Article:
The Pakistani film industry in its ‘survival’ phase
Well into my interview with Afia Nathaniel, the Dukhtar movie director puts me on the spot. I am meeting her at the May Fair Hotel in London, right before the European premiere of her first film. Until now, I have had the opportunity to get in a couple of good questions, but now she has taken over.
She is wearing what appears to be a red-coloured, gold-patterned cotton kurta and black specs. She starts asking me the questions now, which is my professional nightmare come alive. The filmmaker has become the journalist.
“How many films can you count on your fingers that have female leads, independent of the men? Tell me, right now. In Pakistan?”
I give this some serious thought and realise that it’s hard. I realise that I haven’t watched enough Pakistani films in my life. For some strange reason, Shoaib Mansoor’s name is dancing around in my mind. Is it okay to say Bol now? Should I say Bol? Then I remember. Earlier this year, I had seen Josh, a film by Iram Parveen Bilal, with Aamina Sheikh in the lead. So I go for it.
“Two female leads?” counters Afia.
This feels like a rapid-fire round now. But I’m ready to brace the next level, because luckily I have also seen Sabiha Sumar’s latest, Good Morning Karachi. There are several actresses in lead roles in that film. Female characters leading from the front, if you will. But, apparently, I haven’t understood the rules of the ‘Afia Nathaniel Quiz Show’.
“(Good Morning Karachi) has not been released theatrically in Pakistan.”
Now I give up. I guess Dukhtar is a first. It’s the story of Allah Rakhi (Samiya Mumtaz), a woman who flees with her young daughter Zainab (Saleha Aref), in order to avoid the girl having to marry an old tribal leader to settle a clan feud. Allah Rakhi doesn’t want her kid to have the same life as her, as she herself got married off to a man older to her when she was young. A hunt for the duo begins through the testing terrains of Pakistan’s mountainous areas and the film quickly goes from domestic social drama to thriller road movie in a matter of a few scenes.
Dukhtar is a wholly watchable film, with some decent performances by the older cast members and a truly marvellous one by the child actor Saleha Aref. Afia, who shows big promise with her debut, has chosen to tell the story in an unconventional way. This isn’t a dour, depressing tale about female oppression, but rather a film about female empowerment. Allah Rakhi and Zainab have to fend for themselves in this patriarchal society and these narrative cogs work tremendously well (granted, they are greatly aided by Mohib Mirza as a Punjabi truck driver).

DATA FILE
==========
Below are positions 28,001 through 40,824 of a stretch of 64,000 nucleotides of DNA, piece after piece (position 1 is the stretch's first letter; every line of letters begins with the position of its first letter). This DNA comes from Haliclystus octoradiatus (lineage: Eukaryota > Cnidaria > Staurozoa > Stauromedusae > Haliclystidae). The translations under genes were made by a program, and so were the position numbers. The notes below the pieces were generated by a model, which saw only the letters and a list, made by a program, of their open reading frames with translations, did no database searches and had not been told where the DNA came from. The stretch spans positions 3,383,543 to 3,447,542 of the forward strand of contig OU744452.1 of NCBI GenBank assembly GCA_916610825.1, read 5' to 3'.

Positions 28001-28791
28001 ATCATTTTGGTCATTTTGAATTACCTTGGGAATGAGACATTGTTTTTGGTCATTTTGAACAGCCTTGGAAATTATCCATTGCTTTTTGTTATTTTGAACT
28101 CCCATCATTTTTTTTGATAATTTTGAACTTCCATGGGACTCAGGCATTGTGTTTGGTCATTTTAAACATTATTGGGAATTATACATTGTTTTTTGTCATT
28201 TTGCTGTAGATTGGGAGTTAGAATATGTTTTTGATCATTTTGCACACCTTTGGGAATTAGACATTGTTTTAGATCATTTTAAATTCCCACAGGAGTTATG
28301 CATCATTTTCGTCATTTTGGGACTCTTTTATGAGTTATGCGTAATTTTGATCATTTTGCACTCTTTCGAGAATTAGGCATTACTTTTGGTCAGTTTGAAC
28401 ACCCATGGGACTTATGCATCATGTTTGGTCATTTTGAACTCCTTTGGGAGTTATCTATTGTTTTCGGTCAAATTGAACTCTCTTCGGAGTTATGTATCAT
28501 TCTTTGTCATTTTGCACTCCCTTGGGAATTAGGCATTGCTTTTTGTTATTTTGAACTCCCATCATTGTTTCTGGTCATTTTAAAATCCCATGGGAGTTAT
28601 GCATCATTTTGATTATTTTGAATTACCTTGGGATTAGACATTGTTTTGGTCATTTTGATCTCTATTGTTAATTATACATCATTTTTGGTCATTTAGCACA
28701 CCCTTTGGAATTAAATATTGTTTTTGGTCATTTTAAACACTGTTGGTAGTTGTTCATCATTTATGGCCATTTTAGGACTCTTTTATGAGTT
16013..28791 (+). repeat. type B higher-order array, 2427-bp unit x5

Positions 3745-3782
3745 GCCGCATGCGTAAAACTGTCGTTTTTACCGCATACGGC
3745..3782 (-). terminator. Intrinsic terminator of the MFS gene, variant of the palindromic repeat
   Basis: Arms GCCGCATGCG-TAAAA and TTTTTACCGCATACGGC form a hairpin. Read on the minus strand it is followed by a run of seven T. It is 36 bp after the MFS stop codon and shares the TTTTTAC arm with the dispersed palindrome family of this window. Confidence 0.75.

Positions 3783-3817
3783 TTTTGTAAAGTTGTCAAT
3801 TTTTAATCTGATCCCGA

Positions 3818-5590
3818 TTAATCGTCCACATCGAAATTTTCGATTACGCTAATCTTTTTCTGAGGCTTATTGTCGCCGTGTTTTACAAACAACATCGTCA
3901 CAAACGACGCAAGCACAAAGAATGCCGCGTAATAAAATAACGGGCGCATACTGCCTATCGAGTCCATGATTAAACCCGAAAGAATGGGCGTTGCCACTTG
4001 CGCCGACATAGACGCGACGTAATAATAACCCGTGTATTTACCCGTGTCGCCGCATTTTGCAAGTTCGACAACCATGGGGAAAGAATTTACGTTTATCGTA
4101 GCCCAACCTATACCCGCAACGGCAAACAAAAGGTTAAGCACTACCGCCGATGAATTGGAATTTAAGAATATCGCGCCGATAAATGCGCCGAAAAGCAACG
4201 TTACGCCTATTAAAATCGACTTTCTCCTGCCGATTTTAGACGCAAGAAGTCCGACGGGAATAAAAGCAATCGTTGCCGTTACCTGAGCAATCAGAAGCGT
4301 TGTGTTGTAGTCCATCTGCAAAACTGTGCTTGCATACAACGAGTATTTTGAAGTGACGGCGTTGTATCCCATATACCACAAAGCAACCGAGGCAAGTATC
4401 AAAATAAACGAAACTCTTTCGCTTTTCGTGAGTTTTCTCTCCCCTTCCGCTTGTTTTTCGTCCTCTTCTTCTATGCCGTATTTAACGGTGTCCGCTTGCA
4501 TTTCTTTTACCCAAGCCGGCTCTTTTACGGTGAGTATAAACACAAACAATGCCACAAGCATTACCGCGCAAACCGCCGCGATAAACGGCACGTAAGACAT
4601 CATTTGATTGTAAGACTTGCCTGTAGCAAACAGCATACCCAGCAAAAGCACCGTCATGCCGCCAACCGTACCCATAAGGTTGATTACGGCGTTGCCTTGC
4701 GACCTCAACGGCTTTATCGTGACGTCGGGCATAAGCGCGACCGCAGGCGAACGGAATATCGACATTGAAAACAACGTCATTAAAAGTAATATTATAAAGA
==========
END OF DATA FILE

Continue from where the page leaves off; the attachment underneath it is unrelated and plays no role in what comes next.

Our own film critic, Rafay Mahmood, wasn’t too taken with the film. While he appreciated that ‘the director may have avoided making a Pukhtoon woman do an item number’, he found that ‘the substitute she offers is not engaging at all’. In fact, an item song, it seems, would have sped up the production of Dukhtar. According to Afia, there simply wasn’t anyone willing to spend money on a script like this.
“In Pakistan, nobody wanted to finance a film with two women in the lead, by a female filmmaker. That was always a challenge. They felt threatened. They don’t understand if the film doesn’t have an item number or a song and dance routine. It was a bit of a departure. I feel that cinema is at a very exciting stage in Pakistan, even though there aren’t many risks being taken in the industry.”
Dukhtar is a risk which has paid off for Nathaniel. It’s this year’s Academy Awards entry for Pakistan, the country’s second entry in many years. After last year’s unsuccessful Oscars bid for Zinda Bhaag, this is an interesting choice by the section committee, given that it has had its world premiere at the Toronto Film Festival and its aesthetics cater to a global festival audience.
“What I think Dukhtar has done really different from other films is that we have broken the mould of where we can go with this film. It’s not just for Pakistan, this film has an international audience, which is why we’re so excited that we’re able to bring the dialogue out of Pakistan as well. And in a good way, you know?”
This is undoubtedly true. Films like these do stimulate debates amongst international audiences. Western viewers will always take an interest in topics like child marriages or the treatment of women in an Islamic republic. And for some strange reason, the depiction of these themes constantly irks viewers in Pakistan. The truth is too bitter a pill for some, it seems. Personally, I feel this is just an outrage for the sake of outrage, being ‘offended’ because one thinks it’s the right thing to do. But Dukhtar isn’t that kind of a film. It isn’t actively propagating a message or viewpoint.